Jessica Tanck lives and writes in Salt Lake City, where she is a Vice Presidential Fellow and doctoral student in poetry at the University of Utah. Her writing has appeared or is forthcoming in Blackbird, Colorado Review, DIAGRAM, the Los Angeles Review, Meridian, New Ohio Review, and elsewhere.
Dr. Laura Tohe is Tsénahabiłnii born for the Tódich’inii. She grew up at the base of the Chuska Mountains in Crystal, New Mexico. Dr. Tohe earned her B.A. from the University of New Mexico and her M.A. and Ph.D. in creative writing and literature from the University of Nebraska in Lincoln. Dr. Tohe is the author of Making Friends with Water; No Parole Today (named Poetry Book of the Year by the Wordcraft Circle of Native American Writers and Storytellers); Sister Nations: Native American Women Writers on Community, co-edited with Heid Erdrich; Tseyí Deep in the Rock, in collaboration with photographer, Stephen Strom (received the Arizona Book Association’s Glyph Award for Best Poetry and Best Book); and Code Talker Stories. The Phoenix Symphony commissioned her to write the libretto for “Enemy Slayer, A Navajo Oratorio,” which made its 2008 world premiere as part of the Phoenix Symphony’s 60th anniversary. A compact disc recording of “Enemy Slayer” is on the Naxos classical music label. It received rave reviews by the Arizona Republic and was called “a triumph” by Opera Today. Her other awards include the Dan Schilling Public Scholar Award by the Arizona Humanities. Dr. Tohe is professor emeritus for Arizona State University and she is the current Navajo Nation Poet Laureate. Dr. Tohe was also named a 2020 Poet Laureate Fellow by the Academy of American Poets.
Harry Walters is a scholar, archaeologist, historian, Diné cultural consultant, teacher, and former director of the Diné College Historical Museum, which he held for 35 years before retiring in 2008. He attended the Institute of American Indian Arts, the Kansas City Art Institute, and the College of Santa Fe. Walters is from Cove, Arizona.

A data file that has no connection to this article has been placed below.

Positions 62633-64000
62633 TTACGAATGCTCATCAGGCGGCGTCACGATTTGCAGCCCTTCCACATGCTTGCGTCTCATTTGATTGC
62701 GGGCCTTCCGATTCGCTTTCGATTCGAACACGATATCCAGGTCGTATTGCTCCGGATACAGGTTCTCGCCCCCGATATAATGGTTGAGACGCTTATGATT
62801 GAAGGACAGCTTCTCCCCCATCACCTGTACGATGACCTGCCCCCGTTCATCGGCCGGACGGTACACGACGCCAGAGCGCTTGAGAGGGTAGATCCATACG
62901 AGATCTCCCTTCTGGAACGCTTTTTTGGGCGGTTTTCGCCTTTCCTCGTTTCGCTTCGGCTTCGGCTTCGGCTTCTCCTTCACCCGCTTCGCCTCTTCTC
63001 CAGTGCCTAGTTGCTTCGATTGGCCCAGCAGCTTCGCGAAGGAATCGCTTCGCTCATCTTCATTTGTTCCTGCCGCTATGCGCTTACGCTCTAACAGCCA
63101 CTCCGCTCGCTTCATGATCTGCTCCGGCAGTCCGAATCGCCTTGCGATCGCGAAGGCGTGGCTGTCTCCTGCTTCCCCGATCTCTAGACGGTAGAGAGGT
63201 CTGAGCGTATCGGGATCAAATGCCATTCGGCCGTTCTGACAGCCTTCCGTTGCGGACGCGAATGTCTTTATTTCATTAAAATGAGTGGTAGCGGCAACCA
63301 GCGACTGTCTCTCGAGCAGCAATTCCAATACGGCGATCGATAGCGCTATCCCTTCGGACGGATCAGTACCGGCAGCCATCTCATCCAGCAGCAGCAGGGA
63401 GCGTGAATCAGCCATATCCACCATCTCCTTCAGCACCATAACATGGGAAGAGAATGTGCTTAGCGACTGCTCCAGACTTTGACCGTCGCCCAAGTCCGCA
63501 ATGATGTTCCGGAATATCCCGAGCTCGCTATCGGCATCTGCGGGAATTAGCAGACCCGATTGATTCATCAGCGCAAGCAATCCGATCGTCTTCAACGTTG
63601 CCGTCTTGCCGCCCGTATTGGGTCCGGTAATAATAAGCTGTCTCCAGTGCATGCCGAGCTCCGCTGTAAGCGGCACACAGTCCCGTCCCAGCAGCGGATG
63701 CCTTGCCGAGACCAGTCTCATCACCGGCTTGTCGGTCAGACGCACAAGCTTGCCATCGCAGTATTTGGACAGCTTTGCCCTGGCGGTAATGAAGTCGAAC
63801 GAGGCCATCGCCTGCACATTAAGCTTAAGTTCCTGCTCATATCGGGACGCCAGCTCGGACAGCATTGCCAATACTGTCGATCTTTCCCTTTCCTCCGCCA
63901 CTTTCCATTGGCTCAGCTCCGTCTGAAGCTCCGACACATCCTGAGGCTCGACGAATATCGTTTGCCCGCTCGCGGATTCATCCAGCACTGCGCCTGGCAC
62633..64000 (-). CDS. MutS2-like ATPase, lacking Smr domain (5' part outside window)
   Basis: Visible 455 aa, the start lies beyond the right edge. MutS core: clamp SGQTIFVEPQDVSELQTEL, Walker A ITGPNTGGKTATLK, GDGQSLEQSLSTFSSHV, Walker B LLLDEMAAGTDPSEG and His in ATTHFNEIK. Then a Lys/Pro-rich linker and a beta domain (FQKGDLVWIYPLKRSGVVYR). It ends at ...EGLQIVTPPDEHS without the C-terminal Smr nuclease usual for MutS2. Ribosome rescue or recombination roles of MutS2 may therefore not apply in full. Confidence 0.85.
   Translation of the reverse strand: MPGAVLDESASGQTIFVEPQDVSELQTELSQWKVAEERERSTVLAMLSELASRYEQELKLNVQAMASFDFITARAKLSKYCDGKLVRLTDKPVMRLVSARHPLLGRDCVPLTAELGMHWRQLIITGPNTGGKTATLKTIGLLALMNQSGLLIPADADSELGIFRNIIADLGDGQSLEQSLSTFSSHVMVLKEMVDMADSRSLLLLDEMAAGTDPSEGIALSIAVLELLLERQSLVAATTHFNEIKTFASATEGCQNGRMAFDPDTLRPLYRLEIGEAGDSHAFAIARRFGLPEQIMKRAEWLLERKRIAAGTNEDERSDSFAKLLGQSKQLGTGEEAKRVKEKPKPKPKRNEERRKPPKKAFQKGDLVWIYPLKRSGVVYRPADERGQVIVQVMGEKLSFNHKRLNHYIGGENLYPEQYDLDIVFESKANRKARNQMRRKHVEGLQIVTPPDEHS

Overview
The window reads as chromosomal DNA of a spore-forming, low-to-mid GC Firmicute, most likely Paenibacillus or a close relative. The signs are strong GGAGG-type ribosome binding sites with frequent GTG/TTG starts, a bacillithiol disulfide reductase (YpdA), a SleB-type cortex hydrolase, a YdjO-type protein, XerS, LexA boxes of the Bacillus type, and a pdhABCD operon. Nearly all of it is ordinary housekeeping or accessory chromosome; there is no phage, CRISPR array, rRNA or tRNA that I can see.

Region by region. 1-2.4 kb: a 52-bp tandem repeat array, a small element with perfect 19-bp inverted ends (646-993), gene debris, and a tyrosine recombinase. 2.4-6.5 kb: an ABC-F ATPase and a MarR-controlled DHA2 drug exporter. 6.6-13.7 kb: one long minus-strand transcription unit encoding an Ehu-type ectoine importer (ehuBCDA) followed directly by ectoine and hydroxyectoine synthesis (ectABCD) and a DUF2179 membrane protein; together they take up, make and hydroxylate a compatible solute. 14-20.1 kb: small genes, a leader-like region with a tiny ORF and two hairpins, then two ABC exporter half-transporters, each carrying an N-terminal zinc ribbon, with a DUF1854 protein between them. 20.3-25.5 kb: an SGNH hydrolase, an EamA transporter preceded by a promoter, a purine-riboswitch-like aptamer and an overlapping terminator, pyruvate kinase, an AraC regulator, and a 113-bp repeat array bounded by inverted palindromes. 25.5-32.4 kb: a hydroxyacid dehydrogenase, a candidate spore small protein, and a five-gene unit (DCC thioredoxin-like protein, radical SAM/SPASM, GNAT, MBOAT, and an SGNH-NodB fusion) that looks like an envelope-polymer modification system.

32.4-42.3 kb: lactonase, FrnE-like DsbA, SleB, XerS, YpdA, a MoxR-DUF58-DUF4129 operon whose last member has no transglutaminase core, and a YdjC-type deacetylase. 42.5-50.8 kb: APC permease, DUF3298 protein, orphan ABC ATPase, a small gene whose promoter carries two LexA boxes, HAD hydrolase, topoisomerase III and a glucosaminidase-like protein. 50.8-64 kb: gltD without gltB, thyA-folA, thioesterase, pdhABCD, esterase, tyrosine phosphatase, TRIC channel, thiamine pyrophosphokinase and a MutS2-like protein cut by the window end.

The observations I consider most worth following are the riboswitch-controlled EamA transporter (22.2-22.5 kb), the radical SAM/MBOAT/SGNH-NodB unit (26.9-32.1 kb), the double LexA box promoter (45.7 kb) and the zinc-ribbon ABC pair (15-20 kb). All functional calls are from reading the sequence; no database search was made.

Dr. Jennifer Wheeler is Yoo’í Dine’é born for Kin Yaa’áanii; her maternal grandparents are the Kin Yaa’áani and her paternal grandparents are the Tó Dích’íí’nii. She is originally from Many Farms, Arizona, but resides in Window Rock with her family. Dr. Wheeler has been an educator of Navajo language, English, Humanities, and American Indian Studies for over twenty years. She earned her B.S. degree in Secondary Education with an emphasis in English and Navajo from Northern Arizona University, and both M.A. and Ph.D. in English from Arizona State University. She is Interim Dean of Graduate Studies at Navajo Technical University. Dr. Wheeler is a former Miss Navajo Nation 1990-91.
Tanaya Winder is an author, singer/songwriter, and motivational speaker who comes from an intertribal lineage of Southern Ute, Pyramid Lake Paiute, and Duckwater Shoshone Nations where she is an enrolled citizen. She is a 2016 National Center for American Indian Enterprise Development “40 Under 40” list of emerging American Indian leaders recipient. Winder co-founded As/Us: A Space for Women of the World, a literary magazine publishing works by BIPOC women. Winder’s poetry collections include Words Like Love and Why Storms are Named After People and Bullets Remain Nameless. Her specialties include youth & women empowerment, healing trauma through art, creative writing workshops, mental wellness advocacy, and “heartwork.”
Brian Young is T’áchiinii born for Ta’neeszahnii; his maternal grandparents are the T’ódích’íinii and his paternal grandparents are the T’ódik’ǫzhi. He is from Tséhootsooí (Fort Defiance, AZ) and he currently lives in Brooklyn, NY. An author and filmmaker, Young is a graduate of both Yale University with a Bachelor’s in Film Studies and Columbia University with a Master’s in Creative Writing Fiction. An enrolled member of the Navajo Nation, he grew up on the Navajo Reservation but now currently lives in Brooklyn, New York. As an undergraduate, Brian won a fellowship with the prestigious Sundance Ford Foundation with one of his feature length scripts. He has worked on several short films including Tsídii Nááts’íílid – Rainbow Bird and A Conversation on Race with Native Americans for the short documentary series produced by the New York Times. Brian is currently working on his second book with Heartdrum, an imprint of HarperCollins.